Sunday, May 9, 2010

A Mother's Day Prayer

We remember with joy and thanksgiving
the significant women who have nurtured our life and faith,
women like
     Eve, mother of humanity;
     Sarah, mother of Isaac;
     Rebekah, mother of Jacob and Esau and your people Israel;
     Leah, Rachel, Zilpah and Bilhah, mothers of a holy nation;
     Mary, mother of our Lord Jesus the Christ and Mother of God;
     and our own mothers
     and women who like a mother
     nursed, nurtured, loved,
     and nourished us spiritually with their wisdom and faith.
We ask you to bless them,
and to honor them in heaven as we seek to honor them here on earth.
May our mothers and all women of faith
know our love and gratitude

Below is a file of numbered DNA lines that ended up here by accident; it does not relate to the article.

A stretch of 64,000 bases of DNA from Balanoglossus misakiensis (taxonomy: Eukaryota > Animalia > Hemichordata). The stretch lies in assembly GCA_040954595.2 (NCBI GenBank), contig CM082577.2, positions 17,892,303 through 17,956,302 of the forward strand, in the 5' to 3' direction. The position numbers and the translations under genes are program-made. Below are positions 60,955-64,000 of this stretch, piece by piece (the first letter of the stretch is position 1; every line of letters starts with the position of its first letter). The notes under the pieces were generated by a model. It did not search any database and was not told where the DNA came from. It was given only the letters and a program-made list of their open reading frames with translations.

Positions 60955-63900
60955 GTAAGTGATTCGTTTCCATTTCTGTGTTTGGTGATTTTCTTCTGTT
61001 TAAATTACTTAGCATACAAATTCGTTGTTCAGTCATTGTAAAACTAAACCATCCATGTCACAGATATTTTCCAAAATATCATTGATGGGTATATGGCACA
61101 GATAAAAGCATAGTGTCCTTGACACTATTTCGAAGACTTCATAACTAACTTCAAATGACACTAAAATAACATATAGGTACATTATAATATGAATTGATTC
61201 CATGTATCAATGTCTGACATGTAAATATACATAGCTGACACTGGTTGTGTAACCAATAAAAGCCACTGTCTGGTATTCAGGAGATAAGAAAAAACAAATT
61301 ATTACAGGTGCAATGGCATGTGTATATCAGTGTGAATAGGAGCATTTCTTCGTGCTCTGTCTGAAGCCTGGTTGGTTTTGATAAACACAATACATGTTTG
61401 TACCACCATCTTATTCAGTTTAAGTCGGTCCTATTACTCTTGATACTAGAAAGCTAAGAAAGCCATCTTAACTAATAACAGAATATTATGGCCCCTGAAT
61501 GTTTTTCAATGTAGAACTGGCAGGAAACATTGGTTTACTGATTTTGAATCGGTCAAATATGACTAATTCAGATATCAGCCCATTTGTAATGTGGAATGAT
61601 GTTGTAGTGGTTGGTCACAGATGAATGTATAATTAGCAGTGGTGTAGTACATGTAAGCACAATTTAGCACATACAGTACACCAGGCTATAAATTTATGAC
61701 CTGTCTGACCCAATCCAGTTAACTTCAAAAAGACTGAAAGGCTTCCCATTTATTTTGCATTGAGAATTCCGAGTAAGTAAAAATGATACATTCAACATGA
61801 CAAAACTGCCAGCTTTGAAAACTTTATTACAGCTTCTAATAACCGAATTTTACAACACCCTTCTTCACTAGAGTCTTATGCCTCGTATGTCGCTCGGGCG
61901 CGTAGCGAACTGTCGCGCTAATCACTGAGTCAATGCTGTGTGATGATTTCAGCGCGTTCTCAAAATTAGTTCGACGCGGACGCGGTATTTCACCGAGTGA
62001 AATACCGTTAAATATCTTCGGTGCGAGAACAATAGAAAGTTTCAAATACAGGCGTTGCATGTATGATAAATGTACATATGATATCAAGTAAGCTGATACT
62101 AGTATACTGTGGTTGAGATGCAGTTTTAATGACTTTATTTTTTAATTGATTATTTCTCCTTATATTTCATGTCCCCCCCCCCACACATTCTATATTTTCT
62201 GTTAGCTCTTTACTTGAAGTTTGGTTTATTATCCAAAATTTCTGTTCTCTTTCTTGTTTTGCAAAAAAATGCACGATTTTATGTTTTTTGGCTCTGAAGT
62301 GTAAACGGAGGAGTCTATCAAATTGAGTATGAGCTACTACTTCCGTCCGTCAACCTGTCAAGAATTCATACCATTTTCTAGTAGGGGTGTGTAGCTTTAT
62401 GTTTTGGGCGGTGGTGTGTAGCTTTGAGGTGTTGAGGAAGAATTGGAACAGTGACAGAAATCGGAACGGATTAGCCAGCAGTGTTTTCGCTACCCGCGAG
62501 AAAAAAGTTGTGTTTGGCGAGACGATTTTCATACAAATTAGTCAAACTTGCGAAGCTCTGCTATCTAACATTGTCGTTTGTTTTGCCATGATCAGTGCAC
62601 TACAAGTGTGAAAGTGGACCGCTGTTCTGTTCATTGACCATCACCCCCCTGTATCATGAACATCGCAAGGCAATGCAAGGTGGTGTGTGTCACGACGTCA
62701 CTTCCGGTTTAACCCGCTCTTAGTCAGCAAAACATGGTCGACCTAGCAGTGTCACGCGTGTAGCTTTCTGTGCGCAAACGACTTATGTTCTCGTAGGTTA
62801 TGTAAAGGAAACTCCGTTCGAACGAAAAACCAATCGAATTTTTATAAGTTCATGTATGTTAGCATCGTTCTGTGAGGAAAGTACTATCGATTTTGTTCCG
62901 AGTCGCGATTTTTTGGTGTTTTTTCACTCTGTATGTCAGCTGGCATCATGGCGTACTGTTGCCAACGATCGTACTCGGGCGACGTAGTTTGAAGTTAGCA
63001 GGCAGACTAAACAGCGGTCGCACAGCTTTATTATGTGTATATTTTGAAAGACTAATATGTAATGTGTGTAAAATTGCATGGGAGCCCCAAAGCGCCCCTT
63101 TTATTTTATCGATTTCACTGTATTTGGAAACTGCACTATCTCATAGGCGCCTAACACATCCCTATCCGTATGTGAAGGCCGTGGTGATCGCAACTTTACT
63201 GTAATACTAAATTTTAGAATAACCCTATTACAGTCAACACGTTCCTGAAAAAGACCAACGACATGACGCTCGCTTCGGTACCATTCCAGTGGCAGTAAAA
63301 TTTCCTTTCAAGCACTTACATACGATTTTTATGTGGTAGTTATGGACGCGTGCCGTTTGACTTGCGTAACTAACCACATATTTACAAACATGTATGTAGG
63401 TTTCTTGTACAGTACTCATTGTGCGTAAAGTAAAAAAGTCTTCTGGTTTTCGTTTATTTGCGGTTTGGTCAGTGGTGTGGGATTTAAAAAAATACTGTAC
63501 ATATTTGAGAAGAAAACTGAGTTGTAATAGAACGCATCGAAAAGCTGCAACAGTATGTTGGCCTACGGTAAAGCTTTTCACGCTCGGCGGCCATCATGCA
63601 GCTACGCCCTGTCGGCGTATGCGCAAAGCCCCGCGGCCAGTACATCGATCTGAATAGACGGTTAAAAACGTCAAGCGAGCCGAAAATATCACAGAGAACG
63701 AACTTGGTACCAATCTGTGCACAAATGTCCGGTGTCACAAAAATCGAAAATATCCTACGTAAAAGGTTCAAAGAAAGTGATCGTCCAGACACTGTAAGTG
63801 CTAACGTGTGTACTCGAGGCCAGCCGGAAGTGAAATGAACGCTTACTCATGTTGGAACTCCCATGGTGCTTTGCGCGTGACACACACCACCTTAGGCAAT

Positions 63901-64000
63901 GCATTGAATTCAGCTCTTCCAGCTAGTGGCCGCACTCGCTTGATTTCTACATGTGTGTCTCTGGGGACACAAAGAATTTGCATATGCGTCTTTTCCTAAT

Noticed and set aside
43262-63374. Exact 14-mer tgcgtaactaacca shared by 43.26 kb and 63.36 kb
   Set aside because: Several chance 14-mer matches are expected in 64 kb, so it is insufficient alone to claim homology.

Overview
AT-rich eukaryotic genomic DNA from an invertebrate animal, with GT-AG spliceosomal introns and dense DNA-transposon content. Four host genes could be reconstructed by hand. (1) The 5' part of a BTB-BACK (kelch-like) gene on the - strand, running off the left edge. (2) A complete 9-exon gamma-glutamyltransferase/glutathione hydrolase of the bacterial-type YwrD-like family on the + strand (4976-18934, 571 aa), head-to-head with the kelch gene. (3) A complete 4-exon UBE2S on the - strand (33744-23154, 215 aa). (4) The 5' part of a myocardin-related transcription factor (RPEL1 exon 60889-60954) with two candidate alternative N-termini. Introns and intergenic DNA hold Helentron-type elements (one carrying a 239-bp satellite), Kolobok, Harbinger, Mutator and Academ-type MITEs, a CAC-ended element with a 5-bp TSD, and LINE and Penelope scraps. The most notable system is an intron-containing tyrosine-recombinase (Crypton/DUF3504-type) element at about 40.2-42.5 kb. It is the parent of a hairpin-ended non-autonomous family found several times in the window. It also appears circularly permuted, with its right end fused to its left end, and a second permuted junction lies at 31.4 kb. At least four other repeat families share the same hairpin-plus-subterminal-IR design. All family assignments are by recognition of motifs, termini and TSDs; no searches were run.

not only this day but everyday.

This day also reminds us, loving God,
how like a mother hen you gather us together
and protect us under your wing;
and how you are faithful still,
like a mother who will not forsake her nursing child,
and so we give you thanks,
most of all,
for your maternal love and care. Amen

Saturday, May 8, 2010

Book Review:The Journey To Truth by George F. Garlick

The Journey To Truth: How Scientific Discovery Provides Insights Into Spiritual Truths
by George F Garlick Ph.D. VMI Publishers 2009, 145 pp., $14.99 paperback

I consider myself a pastor, theologian, and amateur philosopher, not a scientist. Nevertheless I love science even though my academic scientific training is limited to High School Physics and Chemistry. George F Garlick is a Scientist and readily admits that he is no theologian. Nevertheless his familiarity with western philosophers such as Leibniz and Pascal as well as Christian Scripture and theology is evident.